“The big decision was taking [the show] outside. That became the beginning of the discussion,” he said, and the result is a moat that’s “huge. And then we tell people, you have to be able to swim and tread water for at least five minutes—and of course, they pay no attention to that. You get out there and they start treading water and a lot of them couldn’t exactly do it. You’ll see in episode two, we actually have a team where a guy went and took swim lessons; he didn’t know how to swim.”

On the first day of filming, the production filmed seven moat crossing challenges in a row, which may explain why it’s the least-polished part of the episode I saw.

Stone told me that “the moat crossing is the most-difficult part of the shoot for multiple reasons.” That starts with having eight contestants to introduce. “We want you to care about them, because we’re going to lose a team before it’s over. In the kid version, you lost two teams and nobody cared,” he said.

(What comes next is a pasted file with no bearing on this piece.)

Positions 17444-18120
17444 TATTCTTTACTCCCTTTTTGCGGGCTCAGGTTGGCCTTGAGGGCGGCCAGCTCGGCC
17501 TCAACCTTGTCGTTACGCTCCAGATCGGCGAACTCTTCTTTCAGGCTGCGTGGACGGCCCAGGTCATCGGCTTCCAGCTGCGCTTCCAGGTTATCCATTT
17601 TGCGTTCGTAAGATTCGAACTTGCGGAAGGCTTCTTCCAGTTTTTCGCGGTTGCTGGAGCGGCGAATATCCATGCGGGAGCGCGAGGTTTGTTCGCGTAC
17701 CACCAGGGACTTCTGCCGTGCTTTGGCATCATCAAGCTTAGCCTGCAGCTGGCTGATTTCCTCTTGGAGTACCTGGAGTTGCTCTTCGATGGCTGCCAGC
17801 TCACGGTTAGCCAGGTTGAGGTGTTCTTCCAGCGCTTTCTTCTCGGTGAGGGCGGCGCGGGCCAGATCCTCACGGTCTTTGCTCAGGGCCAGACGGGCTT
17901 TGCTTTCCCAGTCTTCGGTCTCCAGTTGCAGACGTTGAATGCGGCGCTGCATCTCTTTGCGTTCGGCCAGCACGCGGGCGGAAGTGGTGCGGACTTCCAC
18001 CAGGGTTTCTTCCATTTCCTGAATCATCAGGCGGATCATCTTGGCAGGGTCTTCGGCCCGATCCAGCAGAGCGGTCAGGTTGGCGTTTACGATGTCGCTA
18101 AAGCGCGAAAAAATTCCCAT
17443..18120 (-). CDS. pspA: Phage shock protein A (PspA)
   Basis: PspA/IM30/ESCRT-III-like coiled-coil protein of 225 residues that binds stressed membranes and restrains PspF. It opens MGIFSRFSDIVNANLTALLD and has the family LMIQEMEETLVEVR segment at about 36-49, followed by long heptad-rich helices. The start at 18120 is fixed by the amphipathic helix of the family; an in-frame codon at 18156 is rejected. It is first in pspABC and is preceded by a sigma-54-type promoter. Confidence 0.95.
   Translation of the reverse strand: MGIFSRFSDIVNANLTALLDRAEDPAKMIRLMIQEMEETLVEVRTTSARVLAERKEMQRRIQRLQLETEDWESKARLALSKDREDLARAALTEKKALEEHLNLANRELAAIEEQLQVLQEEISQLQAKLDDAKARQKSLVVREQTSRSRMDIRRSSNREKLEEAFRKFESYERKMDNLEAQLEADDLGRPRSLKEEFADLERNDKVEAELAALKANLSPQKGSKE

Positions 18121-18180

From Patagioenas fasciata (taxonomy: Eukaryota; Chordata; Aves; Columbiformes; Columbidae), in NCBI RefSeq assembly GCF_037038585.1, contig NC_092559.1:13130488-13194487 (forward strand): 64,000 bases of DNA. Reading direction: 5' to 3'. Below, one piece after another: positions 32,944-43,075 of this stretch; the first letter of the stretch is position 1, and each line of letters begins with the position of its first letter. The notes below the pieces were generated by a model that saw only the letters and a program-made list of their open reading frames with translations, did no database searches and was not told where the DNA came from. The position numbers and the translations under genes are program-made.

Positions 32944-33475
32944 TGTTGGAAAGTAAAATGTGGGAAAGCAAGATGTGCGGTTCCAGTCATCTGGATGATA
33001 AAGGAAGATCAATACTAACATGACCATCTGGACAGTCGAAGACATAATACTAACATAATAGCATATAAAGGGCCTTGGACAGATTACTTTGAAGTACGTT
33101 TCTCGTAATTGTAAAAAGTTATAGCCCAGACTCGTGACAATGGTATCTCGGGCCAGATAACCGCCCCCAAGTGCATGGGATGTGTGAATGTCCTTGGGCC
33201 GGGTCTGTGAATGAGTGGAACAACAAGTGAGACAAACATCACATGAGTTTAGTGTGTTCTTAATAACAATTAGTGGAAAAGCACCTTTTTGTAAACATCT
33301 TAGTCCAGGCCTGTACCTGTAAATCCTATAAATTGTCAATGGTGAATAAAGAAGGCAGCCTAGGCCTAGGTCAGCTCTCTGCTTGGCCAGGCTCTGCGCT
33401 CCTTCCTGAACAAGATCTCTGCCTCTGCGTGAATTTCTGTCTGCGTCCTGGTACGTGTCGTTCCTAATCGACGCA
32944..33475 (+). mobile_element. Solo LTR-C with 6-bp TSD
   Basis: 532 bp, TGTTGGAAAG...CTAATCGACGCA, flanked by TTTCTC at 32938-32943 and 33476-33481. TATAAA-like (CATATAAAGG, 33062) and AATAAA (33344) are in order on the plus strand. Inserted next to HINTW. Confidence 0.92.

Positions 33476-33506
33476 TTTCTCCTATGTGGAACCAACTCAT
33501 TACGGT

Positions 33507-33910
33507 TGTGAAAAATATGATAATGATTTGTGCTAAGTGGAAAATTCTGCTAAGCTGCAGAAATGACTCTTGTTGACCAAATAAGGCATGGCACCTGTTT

The actual challenge “takes about 40 minutes worth of shooting, and we’ve got to cut it down to three and a half,” Stone said, “and because they’re in water, there are no microphones, so all the micing has to be done above water, and we don’t have a lot of good, natural sound. In a future season, we have a much better way of doing it; we learned halfway through.”

Why did the Temple Games change?

On Legends of the Hidden Temple, the three teams that finish the Moat challenge first go on to the Steps of Knowledge, where they answer trivia questions.